By Francesca Brooking and Nicole Luwaca
Back in July this year, we were part of a group of ten students selected to participate in a week long attachment at the Open University. Our aim at the start of the week was to produce two short films, exploring how scientists have been represented in popular culture. To do this, we split into two groups; each group produced one film.
Day 1 was about role playing, where we were divided into two groups and acted out different roles in an interview setting. Day 2 focused on "piece to camera" techniques.
On Day 3, we made a script and storyboard to be used in producing a video based on scientists under the supervision of a professional researcher. On Day four, we began filming, working on films about science fiction and research into the representation of women scientists in popular culture. Here is what we produced:
A novel approach to the life sciences
Science: white coats and laboratories
Day 5 centred on editing skills. In some ways this was the most enjoyed this part of the course as we were taught how to use special effects to make our clip look proficient. Lastly, we did a piece to camera, reflecting on what had been learnt and what it was like working with the professionals.
What did we gain from this experience?
We gained insights into working in a professional media environment, such as how planning towards your end product is imperative. We also learnt the vital importance of meeting deadlines. Before the trip, we didn't realise how the outcome of the video relied on each member of the team fulfilling their role in the production.
More practically, we learnt about lighting, sound and editing techniques, and project management, all of which which will help us as I progress into Year 13 Media Studies. Overall, the experience was a fascinating eye-opener and we found the programme extremely useful to our media studies courses.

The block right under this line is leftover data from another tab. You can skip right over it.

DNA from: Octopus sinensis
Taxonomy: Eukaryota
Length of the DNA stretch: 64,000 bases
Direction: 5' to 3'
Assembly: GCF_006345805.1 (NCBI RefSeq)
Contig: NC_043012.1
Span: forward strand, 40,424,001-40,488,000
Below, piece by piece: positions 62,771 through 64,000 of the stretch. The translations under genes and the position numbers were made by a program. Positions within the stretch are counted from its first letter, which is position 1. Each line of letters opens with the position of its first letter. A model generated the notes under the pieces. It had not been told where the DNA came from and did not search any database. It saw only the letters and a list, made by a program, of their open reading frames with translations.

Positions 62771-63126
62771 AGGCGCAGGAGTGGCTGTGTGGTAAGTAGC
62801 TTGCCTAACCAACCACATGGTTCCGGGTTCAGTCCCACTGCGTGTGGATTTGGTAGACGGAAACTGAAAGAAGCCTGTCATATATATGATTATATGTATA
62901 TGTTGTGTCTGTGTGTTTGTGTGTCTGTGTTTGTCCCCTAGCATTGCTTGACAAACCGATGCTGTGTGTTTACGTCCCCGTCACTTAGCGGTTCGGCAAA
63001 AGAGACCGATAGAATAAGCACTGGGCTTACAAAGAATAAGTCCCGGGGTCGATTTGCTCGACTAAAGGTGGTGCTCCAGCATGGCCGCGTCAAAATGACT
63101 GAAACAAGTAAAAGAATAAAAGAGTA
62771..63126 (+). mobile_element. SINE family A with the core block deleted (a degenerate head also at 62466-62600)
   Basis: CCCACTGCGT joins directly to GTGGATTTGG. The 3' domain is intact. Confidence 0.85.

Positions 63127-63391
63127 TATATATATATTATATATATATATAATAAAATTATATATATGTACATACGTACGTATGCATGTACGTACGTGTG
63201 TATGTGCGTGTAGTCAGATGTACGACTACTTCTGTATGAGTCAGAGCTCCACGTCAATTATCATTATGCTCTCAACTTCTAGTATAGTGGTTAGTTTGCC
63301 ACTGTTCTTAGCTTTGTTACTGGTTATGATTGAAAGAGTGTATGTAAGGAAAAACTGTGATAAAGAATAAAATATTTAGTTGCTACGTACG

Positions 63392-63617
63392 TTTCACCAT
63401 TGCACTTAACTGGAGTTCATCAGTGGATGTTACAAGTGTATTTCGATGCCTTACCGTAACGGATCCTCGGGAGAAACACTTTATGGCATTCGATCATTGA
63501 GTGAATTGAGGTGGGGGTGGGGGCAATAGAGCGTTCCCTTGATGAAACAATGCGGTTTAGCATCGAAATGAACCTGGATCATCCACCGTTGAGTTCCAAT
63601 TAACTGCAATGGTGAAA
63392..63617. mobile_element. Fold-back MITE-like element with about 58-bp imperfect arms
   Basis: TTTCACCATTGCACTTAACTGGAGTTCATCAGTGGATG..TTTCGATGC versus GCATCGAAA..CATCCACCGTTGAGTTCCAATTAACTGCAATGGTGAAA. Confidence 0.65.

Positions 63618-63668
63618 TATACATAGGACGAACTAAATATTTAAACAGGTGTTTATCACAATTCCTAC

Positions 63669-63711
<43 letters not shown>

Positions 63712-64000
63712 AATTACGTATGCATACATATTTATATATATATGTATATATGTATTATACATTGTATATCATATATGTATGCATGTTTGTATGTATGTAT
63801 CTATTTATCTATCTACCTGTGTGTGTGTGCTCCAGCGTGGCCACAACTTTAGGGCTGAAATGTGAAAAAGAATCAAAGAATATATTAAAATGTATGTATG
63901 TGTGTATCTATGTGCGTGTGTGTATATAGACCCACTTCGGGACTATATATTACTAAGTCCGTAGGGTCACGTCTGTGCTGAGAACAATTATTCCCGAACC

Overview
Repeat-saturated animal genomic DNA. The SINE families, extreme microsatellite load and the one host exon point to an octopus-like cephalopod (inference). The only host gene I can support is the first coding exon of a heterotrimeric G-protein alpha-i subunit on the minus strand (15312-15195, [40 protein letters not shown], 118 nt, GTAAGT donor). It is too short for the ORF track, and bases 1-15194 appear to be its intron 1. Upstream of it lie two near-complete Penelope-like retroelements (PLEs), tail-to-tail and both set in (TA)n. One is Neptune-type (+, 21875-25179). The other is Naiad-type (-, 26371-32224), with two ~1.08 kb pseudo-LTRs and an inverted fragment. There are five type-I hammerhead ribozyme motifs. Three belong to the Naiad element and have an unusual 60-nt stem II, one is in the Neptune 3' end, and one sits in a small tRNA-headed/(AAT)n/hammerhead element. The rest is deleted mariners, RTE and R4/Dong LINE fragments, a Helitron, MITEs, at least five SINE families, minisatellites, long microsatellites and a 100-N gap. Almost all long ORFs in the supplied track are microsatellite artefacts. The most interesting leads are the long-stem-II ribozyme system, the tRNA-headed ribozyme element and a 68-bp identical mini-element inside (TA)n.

We were training in a workplace environment, working alongside experienced media professionals, including Janet Sumner (Producer), Tom Ryan (Assistant Producer) and Gerard Giorgi-Coll (Editor). April Tricker from Denbigh School supported our work throughout the week. We are grateful for their support.
We also worked with a group of Open University researchers, including: Dr Richard Holliman, Elizabeth Whitelegg, and Dr Jenni Carr from the Higher Education Academy.
We were given great access to film in laboratories at the Open University and we would like to thank The Biological Research Network, Department of Life, Health and Chemical Sciences and The Astrochemistry Group, Department of Physical Sciences for giving us access.
The Media Training workshop was organised as part of the OU's RCUK-funded SUPI partnership with the Denbigh Teaching School Alliance. Mark Russell and Helen Brown from Denbigh School helped to organise the training for us. For further information about the project, select: Engaging Opportunities.
To find about more about RCUK's School-University Partnership Initiative (SUPI), select: http://www.rcuk.ac.uk/pe/PartnershipsInitiative.